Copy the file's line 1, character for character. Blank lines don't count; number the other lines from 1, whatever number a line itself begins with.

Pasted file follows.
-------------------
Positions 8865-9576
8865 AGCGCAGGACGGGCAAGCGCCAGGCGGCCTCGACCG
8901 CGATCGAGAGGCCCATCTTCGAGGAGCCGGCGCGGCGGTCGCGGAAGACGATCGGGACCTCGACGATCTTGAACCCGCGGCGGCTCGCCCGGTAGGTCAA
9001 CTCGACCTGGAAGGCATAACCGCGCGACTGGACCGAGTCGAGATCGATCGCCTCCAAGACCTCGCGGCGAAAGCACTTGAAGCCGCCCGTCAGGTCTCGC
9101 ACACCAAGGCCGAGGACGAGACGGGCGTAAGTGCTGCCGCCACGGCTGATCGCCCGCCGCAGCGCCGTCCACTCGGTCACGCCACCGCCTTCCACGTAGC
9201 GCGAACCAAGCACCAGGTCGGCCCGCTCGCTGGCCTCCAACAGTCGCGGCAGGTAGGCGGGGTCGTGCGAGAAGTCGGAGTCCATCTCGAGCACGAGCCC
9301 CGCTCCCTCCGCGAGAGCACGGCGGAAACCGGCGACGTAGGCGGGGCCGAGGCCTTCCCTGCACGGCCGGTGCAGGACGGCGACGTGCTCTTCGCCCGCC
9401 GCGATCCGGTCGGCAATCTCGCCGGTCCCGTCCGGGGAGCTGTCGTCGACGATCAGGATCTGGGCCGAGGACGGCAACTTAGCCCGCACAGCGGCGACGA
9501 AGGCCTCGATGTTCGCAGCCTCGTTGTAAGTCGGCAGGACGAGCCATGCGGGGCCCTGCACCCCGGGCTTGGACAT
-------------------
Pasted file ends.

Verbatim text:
Positions 8865-9576